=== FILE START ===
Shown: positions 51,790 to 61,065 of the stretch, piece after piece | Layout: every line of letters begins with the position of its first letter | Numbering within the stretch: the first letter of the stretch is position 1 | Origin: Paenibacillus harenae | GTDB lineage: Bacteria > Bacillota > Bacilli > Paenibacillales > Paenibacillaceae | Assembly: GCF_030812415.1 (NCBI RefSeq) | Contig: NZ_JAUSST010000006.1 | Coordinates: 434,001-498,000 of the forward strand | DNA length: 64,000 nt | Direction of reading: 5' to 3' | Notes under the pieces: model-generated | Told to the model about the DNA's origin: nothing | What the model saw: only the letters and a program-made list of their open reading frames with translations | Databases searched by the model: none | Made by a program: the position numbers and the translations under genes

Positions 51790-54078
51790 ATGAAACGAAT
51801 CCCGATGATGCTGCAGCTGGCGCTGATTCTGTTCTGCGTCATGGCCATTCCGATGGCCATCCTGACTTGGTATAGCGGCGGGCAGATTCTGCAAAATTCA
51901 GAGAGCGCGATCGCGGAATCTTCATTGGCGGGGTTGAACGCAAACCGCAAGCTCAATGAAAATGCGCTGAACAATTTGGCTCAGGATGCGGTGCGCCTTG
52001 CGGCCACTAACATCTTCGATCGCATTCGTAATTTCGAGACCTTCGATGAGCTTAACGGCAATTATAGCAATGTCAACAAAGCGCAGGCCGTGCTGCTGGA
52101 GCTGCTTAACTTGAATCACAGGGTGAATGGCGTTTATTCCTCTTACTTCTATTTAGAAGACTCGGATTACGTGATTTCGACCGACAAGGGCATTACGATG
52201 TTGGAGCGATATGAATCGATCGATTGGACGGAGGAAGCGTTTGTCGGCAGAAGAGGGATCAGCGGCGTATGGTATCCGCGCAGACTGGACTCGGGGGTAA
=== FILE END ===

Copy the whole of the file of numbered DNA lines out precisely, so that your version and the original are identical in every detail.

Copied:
Shown: positions 51,790 to 61,065 of the stretch, piece after piece | Layout: every line of letters begins with the position of its first letter | Numbering within the stretch: the first letter of the stretch is position 1 | Origin: Paenibacillus harenae | GTDB lineage: Bacteria > Bacillota > Bacilli > Paenibacillales > Paenibacillaceae | Assembly: GCF_030812415.1 (NCBI RefSeq) | Contig: NZ_JAUSST010000006.1 | Coordinates: 434,001-498,000 of the forward strand | DNA length: 64,000 nt | Direction of reading: 5' to 3' | Notes under the pieces: model-generated | Told to the model about the DNA's origin: nothing | What the model saw: only the letters and a program-made list of their open reading frames with translations | Databases searched by the model: none | Made by a program: the position numbers and the translations under genes

Positions 51790-54078
51790 ATGAAACGAAT
51801 CCCGATGATGCTGCAGCTGGCGCTGATTCTGTTCTGCGTCATGGCCATTCCGATGGCCATCCTGACTTGGTATAGCGGCGGGCAGATTCTGCAAAATTCA
51901 GAGAGCGCGATCGCGGAATCTTCATTGGCGGGGTTGAACGCAAACCGCAAGCTCAATGAAAATGCGCTGAACAATTTGGCTCAGGATGCGGTGCGCCTTG
52001 CGGCCACTAACATCTTCGATCGCATTCGTAATTTCGAGACCTTCGATGAGCTTAACGGCAATTATAGCAATGTCAACAAAGCGCAGGCCGTGCTGCTGGA
52101 GCTGCTTAACTTGAATCACAGGGTGAATGGCGTTTATTCCTCTTACTTCTATTTAGAAGACTCGGATTACGTGATTTCGACCGACAAGGGCATTACGATG
52201 TTGGAGCGATATGAATCGATCGATTGGACGGAGGAAGCGTTTGTCGGCAGAAGAGGGATCAGCGGCGTATGGTATCCGCGCAGACTGGACTCGGGGGTAA